5. Jeff Wolter permalink
    August 31, 2009

    Change Is Good, especially now after this buddy-buddy sale by Nike/USL.
    I support the TOA, they’re the ones that put the teams on the field we go to watch.

  6. jack permalink
    September 2, 2009

    There are rumors that the new league created by the TOA will be called the NASL (North American Soccer League) with teams from the USA and Canada and Mexico. Traffic is very interested in getting some Mexican teams in the new league. In tradition of the old NASL they will bring back the shoot-out and the 35-yard offside line to make things more exciting. The main difference between this new NASL and the old NASL is that the new NASL will have revenue sharing amongst the teams so that the smaller teams can survive with the larger teams. If the old NASL had revenue sharing then it might have survived.

  7. September 3, 2009

    “they will bring back the shoot-out and the 35-yard offside line to make things more exciting”

    Jack, sounds as if someone’s been talking to Chris Economides. 🙂

  8. chuck permalink
    September 11, 2009

    I think the organization’s goal should be to be a professional, respectable alternative to MLS. That means what the article says – following the international norms, not just by being owned by the teams, but by using internationally recognized transfer seasons, winter breaks (though a longer winter break here would be forgivable), not playing on international dates, no salary caps, and using promotion/relegation. Calling yourself the NASL and acting like the NASL with weird rules and shootouts is NOT the way to go.

    Further, the league should market itself as a “purer” form of soccer than MLS, and an easy and symbolic first step is to call itself the American Premier League or United States Premier League. That would show fans and the MLS the new league’s high ambitions. Firing a shot across the bow, if you will.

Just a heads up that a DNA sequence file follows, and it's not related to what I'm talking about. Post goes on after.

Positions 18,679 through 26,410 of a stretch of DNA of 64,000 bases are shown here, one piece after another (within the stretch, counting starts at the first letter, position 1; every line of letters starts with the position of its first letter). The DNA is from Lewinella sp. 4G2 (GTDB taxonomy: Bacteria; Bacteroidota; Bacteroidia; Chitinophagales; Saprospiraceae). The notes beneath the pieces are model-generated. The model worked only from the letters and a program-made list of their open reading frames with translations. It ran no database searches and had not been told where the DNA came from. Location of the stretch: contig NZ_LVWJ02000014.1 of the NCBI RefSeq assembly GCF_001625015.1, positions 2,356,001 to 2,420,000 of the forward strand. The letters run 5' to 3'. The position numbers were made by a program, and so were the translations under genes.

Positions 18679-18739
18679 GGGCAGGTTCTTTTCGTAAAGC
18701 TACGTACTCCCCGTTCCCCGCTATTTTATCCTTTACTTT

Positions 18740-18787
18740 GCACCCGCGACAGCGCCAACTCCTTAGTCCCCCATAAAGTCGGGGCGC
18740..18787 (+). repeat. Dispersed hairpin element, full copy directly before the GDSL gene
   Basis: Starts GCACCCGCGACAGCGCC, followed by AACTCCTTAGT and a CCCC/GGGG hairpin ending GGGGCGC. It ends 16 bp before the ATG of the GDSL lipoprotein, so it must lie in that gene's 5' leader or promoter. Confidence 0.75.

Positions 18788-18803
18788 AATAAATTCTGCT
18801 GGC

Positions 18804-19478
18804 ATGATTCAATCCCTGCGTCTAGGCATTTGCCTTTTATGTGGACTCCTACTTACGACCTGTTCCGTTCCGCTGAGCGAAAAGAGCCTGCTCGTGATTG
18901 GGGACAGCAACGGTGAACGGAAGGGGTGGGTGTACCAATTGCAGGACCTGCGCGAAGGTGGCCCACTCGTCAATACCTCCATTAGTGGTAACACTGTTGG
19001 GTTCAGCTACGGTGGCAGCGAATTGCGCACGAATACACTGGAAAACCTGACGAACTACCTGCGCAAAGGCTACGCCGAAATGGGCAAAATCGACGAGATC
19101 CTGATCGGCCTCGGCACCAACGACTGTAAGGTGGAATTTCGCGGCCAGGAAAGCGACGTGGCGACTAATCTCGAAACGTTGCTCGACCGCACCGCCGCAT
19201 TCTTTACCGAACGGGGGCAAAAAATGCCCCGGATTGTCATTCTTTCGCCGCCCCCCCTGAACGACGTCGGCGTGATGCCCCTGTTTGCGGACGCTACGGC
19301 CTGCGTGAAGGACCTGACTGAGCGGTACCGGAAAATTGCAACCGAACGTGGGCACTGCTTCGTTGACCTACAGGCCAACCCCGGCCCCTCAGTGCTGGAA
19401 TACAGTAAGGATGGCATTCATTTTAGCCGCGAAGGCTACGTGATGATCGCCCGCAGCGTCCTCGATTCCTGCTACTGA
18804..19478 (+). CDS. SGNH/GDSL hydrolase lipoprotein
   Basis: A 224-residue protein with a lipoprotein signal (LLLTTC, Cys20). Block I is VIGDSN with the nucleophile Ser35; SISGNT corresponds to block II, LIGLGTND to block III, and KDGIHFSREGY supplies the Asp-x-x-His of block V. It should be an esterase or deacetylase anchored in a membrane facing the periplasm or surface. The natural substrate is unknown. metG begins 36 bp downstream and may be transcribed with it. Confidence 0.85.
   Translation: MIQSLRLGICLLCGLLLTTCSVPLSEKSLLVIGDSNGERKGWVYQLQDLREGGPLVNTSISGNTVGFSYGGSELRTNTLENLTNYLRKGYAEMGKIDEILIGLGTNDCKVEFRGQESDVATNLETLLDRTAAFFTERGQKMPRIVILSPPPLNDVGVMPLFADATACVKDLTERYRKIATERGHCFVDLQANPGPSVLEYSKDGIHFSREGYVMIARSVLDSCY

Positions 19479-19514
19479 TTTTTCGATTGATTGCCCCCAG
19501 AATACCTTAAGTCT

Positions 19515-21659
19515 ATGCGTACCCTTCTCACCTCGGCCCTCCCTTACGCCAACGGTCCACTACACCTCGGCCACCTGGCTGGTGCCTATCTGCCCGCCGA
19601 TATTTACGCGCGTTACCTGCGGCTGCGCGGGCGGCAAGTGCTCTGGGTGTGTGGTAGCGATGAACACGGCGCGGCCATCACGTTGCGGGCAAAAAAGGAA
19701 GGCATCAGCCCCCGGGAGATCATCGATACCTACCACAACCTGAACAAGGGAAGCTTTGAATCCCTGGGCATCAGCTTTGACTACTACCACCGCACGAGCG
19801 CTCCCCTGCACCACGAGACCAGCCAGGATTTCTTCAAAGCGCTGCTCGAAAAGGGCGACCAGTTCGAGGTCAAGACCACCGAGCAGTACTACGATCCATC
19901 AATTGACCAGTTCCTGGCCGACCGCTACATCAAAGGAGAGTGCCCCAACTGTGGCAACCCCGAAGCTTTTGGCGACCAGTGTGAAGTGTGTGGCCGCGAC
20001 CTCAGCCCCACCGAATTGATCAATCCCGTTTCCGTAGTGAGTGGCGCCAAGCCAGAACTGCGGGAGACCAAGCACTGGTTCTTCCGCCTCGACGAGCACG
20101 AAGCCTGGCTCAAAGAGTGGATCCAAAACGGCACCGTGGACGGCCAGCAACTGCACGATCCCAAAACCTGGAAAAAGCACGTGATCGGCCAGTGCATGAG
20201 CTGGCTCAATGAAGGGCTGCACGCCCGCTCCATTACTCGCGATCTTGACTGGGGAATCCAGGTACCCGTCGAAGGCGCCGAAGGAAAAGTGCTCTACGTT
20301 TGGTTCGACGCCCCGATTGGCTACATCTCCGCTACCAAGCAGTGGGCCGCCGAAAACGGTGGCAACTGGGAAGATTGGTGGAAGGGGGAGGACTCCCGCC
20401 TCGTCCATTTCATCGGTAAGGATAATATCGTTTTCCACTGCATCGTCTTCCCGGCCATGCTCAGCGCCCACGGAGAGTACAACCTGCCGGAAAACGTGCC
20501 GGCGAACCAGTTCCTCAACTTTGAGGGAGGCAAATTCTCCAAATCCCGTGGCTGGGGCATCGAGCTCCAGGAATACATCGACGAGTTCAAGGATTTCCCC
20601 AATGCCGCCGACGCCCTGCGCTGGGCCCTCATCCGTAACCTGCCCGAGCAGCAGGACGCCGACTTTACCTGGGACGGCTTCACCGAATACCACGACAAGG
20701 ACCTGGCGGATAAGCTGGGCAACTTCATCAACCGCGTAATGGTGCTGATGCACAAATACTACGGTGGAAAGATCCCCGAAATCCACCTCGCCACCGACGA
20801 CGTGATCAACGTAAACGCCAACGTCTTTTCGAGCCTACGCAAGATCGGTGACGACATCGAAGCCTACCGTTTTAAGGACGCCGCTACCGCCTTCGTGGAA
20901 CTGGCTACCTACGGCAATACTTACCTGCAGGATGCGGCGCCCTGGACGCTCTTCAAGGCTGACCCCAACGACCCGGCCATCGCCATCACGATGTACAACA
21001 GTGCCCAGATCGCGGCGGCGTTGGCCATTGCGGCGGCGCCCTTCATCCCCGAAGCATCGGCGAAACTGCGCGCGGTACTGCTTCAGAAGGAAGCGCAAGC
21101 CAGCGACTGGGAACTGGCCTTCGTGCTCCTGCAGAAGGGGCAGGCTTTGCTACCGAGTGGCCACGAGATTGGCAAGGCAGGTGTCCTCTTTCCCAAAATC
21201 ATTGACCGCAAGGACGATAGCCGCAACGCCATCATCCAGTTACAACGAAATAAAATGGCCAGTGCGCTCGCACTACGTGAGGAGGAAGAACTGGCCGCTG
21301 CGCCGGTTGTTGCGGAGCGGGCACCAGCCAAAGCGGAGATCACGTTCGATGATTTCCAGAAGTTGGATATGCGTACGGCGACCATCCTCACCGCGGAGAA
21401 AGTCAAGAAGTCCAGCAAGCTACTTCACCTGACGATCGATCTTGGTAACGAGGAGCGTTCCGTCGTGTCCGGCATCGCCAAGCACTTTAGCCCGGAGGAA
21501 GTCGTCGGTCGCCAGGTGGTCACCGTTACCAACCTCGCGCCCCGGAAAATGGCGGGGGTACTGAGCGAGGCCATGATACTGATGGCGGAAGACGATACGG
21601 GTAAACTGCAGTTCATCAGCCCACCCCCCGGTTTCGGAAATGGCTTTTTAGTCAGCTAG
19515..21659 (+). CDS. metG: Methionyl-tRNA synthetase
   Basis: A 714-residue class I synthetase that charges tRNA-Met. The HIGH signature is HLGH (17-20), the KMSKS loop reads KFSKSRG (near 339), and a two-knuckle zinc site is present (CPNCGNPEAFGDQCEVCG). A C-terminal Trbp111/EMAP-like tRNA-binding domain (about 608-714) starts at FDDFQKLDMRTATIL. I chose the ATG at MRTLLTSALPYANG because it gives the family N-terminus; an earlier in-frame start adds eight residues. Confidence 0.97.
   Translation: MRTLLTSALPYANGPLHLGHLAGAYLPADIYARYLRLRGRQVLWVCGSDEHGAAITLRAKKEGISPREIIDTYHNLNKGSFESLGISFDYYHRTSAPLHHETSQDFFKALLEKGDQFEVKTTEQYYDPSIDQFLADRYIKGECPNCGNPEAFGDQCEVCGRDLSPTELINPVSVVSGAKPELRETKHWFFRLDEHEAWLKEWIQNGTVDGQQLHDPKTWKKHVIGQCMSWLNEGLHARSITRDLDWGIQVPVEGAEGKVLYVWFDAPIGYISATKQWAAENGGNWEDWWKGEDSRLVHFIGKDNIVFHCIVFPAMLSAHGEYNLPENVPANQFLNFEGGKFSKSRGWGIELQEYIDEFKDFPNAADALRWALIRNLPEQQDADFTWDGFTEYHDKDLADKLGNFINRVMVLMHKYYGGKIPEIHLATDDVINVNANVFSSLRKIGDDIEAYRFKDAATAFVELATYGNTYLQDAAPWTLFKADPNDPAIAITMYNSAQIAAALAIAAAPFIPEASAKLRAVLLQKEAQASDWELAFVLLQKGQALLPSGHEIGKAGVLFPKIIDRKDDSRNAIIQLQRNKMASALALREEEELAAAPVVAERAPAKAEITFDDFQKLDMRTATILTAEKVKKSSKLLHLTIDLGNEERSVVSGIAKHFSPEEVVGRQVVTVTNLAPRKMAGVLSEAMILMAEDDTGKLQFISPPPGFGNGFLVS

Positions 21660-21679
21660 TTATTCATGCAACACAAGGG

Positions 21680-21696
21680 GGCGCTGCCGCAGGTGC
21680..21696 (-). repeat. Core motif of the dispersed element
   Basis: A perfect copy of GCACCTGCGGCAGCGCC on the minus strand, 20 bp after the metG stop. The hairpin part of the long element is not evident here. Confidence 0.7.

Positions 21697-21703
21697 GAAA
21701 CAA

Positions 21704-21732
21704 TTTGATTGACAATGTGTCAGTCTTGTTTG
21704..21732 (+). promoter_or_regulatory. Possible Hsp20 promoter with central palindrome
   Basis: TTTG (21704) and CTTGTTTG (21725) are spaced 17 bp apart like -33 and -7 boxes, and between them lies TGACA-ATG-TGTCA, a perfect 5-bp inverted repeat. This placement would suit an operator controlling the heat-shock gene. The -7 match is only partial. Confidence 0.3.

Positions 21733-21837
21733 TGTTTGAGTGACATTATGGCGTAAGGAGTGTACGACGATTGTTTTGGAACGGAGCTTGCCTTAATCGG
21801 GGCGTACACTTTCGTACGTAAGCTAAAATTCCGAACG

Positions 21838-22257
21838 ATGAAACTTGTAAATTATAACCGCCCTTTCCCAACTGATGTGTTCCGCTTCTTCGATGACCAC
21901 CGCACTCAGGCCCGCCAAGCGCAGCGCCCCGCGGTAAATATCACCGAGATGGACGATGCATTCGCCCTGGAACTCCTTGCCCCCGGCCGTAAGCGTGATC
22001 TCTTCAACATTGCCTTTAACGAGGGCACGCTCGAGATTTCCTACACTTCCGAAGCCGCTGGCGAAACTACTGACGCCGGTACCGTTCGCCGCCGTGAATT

Finally, the league must get the the big markets brought in. Easiest is to bring in an ownership team from NYC. There was already a group coming in to USL; can they be won over to the secession? I believe that a respectable team in NYC would quickly and easily convert Red Bulls’ fans (both of them) and become THE followed team in that market. If this league puts a team in the NY market that people care about, this league will surpass MLS in popularity in less than a decade. Its the media hub, financial hub, and corporate hub of our nation and success in NY = success. The other big market is SoCal. The Galaxy have a good following, but a rival SoCal team is necessary. It doesn’t have to be SoCal – resurrecting the SFB Blackhawks might be an alternative – but the point is that this ownership faction lacks ANY west coast representation, which it must have.

    Overall, I’m impressed with efforts of the secession. I’m very surprised that Charleston is not involved. Any answers as to why? Contractual obligations? Rochester’s uninvolvement would have surprised me a couple years ago, but now it seems to be an organization in disarray and its decision to back the pathetic status quo over a giant leap forward is not surprising, in spite of the fact that it seems to be one of the markets that could most benefit from secession. I would hope that less wealthy team owners are involved somehow as they, too, have much to gain from this. Charlotte jumps to mind. Crystal Palace Baltimore, too, but my guess is their real interest is in youth development and thus a split from USL goes against their raison d’etre.